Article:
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 +
 +==== 10th September====
 +=== ===
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 +**Seminar: ** Small Antennas in Difficult Environments
 +
 +**Speaker: Prof David Thiele**, Griffith University
 +
 +**Location:** Griffith University, Nathan Campus
 +
 +**Abstract: ** Small wireless sensor nodes are often required to function in very difficult environments. These include: sensors on athletes (arms, legs, torso, costume etc.) and their equipment(bats, stick, racquet, oars, bikes etc), and sensors down drill holes and buried in the
 +earth. Common features are that these sensors need to be robust, waterproof and small so normal operations are not impeded.
 +
 +In these types of environment, there can be a significant shift in the antenna resonant frequency and one method of overcoming this is
 +to design antennas with large bandwidths. However, there are fundamental size limitations for antennas which are directly related
 +to bandwidth. This paper will outline some of the environmental problems and their solutions, the fundamental size limits as applied
 +to these sensor nodes, and some of the problems we are still trying to solve.
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 +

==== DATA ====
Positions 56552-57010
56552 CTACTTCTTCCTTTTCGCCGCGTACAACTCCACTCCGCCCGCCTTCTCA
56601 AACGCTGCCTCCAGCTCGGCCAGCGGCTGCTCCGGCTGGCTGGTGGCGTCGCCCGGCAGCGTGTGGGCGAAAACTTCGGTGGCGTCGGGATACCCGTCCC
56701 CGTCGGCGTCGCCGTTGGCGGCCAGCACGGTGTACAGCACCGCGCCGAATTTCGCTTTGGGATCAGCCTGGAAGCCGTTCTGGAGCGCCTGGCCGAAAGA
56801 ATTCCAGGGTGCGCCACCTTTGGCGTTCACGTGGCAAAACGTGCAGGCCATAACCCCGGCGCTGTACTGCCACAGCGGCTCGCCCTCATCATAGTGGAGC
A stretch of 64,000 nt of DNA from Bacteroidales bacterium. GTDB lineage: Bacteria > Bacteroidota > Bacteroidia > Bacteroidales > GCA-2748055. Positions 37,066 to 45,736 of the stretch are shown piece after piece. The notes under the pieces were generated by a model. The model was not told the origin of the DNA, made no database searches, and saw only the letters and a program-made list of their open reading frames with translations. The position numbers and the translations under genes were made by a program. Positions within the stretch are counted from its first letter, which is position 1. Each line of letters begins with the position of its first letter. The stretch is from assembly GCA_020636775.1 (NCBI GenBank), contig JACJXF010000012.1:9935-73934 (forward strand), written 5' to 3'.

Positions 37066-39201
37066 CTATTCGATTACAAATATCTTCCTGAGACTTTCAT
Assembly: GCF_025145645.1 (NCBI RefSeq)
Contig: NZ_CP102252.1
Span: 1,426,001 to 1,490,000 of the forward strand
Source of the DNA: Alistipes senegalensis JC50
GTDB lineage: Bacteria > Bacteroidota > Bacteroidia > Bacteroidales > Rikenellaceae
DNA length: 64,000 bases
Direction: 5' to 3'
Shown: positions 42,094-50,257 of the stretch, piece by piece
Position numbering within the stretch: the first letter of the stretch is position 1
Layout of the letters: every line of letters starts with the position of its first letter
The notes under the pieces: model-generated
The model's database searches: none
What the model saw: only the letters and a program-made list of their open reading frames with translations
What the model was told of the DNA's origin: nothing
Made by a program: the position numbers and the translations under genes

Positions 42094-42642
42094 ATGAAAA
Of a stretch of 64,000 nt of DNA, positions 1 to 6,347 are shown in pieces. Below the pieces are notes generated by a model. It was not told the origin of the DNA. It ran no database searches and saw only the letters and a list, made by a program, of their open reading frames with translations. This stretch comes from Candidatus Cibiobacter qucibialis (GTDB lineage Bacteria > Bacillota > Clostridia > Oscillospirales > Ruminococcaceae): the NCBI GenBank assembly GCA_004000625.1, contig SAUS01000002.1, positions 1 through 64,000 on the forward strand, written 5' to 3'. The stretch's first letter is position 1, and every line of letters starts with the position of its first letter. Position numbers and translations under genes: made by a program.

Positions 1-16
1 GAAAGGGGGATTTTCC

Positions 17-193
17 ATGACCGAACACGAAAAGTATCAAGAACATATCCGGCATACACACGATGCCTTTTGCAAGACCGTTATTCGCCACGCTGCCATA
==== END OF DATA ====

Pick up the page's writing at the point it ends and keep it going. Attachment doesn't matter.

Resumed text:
+==== 17th September====
 +=== ===
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 +**Seminar:** Recent Advances in Coastal Surveillance by HF Surface Wave Radar in Germany
 +
 +**Speaker: Dr Thomas Fickenscher**, Germany
 +
 +**Location:** Griffith University, Nathan Campus
 +
 +**Abstract:** HF Surface Wave Radars (HF SWR) find applications in various fields such as oceanography, maritime surveillance, Tsunami warning or search and rescue operations. The radar group at Helmut Schmidt University / University of the Federal Armed Forces Hamburg is working in the field of coastal and mobile HF SWR since 2009. The primary obstacle to ship detection is first-order ocean clutter identified as so-called Bragg lines in the Range-Doppler map. Supported by the Bundeswehr Technical Centre for Ships and Naval Weapons (WTD 71) in Eckernförde new signal processing techniques for clutter suppression and enhanced ship detection have been developed and tested.
 +
 +This talk will provide first measurement results for a recently proposed new Sea Clutter Canceller Beamfomer which are presented in
 +comparison with results obtained with Chebychev beamformer. Furthermore, a detector based upon correlation of azimuth vectors
 +among neighbouring RD cells caused by spilling of target power will be presented.
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 +====== ======
 +<html><hr /></html>
 +  * <html><a class="lnk" onclick="newPage('mttap#past_events')">Microwave Theory and Techniques Society/Antennas and Propagation Society archive</a></html>
 +
 +  * <html><a class="lnk" onclick="newPage('oldchapters')">Chapters & Affinity Groups archive</a></html>
 +
 +  *<html><a class="lnk" onclick="newPage('./chapters:mttap:start')">Microwave Theory and Techniques Society/Antennas and Propagation Society chapter</a></html>
 
Last modified: 15 August, 2014